VOL. 129 | NO. 88 | Tuesday, May 6, 2014
Rudd Charts Path at University of Memphis
By Bill Dries
The incoming president of the University of Memphis should name his provost or chief academic officer this week as he prepares to take office May 16.
“We certainly are going to expand efforts in terms of student retention and graduation.”
–M. David Rudd
President, University of Memphis
M. David Rudd was appointed president of the city’s largest institution of higher learning last week by the Tennessee Board of Regents.
He played a key role in the aggressive adjustments to the university’s path during Brad Martin’s tenure as interim president since president Shirley Raines retired in July.
Raines hired Rudd as provost in March 2013 from being dean of the College of Social and Behavioral Sciences at the University of Utah.
Rudd says his strategic vision will include “many of those things we’ve already started this year.”
That includes a capital campaign that is currently raising $40 million and is expanding the use of the Park Avenue campus, where a new state-funded health services building is to become the anchor.
“Over the course of the next few months, we will in some ways expand the vision that we’ve already started to implement and identify those areas that we are going to emphasize over the coming years,” he told The Daily News the day after the Regents appointment. “We certainly are going to expand efforts in terms of student retention and graduation. We are going to expand in the investment of our research mission.”
It was Raines who began the university’s move toward an emphasis on research, and Rudd said continuing that will require a national reach in terms of recruiting, as well as closer ties to Memphis corporate community and the city in general.
“We need to be at the forefront in terms of urban research universities,” he said. “We should be a national role model.”
Rudd, like Martin, wants to increase a student body that stands at 22,000 and hasn’t grown in several years.
That means keeping the commitment to no tuition increases for the coming year after campus cuts met a $20 million budget gap.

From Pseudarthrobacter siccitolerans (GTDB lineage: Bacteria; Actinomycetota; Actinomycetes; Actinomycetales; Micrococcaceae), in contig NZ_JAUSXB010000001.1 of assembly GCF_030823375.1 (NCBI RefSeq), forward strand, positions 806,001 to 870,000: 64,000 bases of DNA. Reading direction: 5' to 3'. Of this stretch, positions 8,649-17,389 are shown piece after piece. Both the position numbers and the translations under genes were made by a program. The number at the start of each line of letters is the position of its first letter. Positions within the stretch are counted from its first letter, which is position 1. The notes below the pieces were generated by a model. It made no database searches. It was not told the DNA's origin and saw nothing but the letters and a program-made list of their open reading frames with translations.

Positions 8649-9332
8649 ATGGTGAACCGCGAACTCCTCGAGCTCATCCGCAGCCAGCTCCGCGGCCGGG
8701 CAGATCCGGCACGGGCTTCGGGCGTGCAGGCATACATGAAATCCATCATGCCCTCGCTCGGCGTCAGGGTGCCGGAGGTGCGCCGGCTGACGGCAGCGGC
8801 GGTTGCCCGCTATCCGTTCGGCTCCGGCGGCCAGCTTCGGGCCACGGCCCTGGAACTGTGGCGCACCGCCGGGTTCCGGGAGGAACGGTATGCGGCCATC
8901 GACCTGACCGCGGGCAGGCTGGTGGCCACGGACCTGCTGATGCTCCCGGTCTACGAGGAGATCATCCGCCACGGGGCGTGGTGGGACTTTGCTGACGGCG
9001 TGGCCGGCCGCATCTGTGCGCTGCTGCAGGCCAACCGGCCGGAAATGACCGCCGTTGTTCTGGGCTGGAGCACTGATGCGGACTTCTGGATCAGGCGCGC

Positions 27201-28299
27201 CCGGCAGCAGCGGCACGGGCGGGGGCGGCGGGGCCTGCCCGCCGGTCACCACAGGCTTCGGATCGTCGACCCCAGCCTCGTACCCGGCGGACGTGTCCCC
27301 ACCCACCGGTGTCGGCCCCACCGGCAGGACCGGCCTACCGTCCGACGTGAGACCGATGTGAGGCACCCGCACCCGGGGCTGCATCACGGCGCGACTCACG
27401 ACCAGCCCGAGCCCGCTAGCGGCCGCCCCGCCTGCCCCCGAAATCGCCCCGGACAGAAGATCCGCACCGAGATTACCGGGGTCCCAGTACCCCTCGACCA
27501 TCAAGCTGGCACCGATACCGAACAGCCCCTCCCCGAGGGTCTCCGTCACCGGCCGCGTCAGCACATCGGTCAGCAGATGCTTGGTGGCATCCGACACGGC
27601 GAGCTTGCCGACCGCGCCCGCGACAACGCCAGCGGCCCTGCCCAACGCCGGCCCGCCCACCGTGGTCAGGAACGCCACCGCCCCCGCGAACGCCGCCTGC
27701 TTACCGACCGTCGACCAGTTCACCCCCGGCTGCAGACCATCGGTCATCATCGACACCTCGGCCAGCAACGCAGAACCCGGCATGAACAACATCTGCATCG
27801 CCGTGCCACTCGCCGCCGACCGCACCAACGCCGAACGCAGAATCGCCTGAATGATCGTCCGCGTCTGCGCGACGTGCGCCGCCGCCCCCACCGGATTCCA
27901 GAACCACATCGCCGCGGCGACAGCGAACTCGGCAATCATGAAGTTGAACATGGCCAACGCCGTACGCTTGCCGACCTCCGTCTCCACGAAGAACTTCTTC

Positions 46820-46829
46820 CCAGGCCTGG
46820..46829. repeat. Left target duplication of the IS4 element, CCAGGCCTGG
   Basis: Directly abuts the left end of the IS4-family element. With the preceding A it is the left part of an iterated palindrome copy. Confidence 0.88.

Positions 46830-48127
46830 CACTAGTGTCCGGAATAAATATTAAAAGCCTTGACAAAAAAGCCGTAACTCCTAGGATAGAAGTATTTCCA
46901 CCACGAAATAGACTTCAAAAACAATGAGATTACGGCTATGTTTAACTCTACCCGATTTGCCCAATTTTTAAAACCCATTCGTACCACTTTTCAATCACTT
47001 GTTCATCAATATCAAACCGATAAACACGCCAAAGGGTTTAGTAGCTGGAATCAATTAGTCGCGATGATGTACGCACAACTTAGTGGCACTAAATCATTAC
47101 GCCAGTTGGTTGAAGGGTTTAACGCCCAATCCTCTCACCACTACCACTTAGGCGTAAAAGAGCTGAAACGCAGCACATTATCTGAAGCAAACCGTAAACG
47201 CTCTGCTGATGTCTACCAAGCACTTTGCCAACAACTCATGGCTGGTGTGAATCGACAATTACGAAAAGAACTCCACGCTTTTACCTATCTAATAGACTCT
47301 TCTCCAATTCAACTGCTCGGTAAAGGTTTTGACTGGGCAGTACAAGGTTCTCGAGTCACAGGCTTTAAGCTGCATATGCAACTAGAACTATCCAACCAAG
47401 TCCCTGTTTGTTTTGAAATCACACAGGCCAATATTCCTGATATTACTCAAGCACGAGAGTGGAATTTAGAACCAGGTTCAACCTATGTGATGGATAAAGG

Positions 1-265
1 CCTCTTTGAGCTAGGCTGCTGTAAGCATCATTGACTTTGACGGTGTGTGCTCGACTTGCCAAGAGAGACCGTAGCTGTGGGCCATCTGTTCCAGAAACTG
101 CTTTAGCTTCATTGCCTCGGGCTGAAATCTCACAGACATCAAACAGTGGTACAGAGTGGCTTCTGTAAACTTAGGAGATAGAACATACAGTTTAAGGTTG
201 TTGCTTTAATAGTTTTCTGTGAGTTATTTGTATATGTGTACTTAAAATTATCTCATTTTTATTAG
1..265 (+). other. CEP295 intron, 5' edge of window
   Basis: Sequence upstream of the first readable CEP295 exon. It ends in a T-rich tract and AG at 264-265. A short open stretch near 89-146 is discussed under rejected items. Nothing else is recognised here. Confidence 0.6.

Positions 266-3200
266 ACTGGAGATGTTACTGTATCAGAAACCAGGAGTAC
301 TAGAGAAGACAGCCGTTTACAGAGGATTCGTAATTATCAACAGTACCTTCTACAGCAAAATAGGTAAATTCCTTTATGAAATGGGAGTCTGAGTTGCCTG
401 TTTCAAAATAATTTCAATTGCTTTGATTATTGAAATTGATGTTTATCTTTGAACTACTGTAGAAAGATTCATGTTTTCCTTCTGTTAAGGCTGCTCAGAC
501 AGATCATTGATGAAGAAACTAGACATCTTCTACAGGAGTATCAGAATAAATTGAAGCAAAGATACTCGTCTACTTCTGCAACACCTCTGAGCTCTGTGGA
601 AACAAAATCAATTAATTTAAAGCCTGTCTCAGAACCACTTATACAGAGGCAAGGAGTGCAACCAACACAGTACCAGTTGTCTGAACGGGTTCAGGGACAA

“We actually did not anticipate any additional assistance from Nashville,” he said of state funding. “We had anticipated that so we do not expect any net impact on our recommendations or our ability to move forward and continue to be aggressive about access and affordability.”
Keeping tuition stable goes toward the goal of student retention.
By preliminary counts, applications for admission to the main campus are up 26.1 percent over last year, while applications for the Lambuth campus in Jackson, Tenn., are up 47.1 percent.
“The challenge is translating admitted students to students on campus,” Rudd said.
He added that could mean a higher percentage of students living on campus at an institution with a long history as a commuter school.
“We really hope that the pricing issue we are taking – both by flattening tuition in-state and by offering a proposal for tuition reductions out of state at some level – will change the landscape for us,” he said. “And what that means is that we will have a larger number of residential students. That’s a part of the goal.”
Raines began a program of grouping students by their majors in some residence halls – a concept called “living, learning communities.” That has grown to eight such clusters on campus.
Rudd’s first four months as provost were spent living in student housing on campus, which continues to change with a $52 million new residence hall taking shape at Central Avenue and Patterson Street.
“You learn a lot when you live in student housing,” he said. “I stayed in a dorm that was not nearly as attractive as that dorm will be.”
Rudd will also be examining the university’s summer course offerings and how accessible curriculum is to students who are juggling work with school.
“Meaning that we think how we are offering courses over the course of the year,” he said. “How do we blend online availability to help make it more accessible and a little more flexible? How do we use the summer months as a part of that?”
A task force Rudd appointed earlier this year is looking at some pricing issues on the summer courses as well as publishing the summer course offerings sooner to meet competition from other local higher education institutions with similar offerings.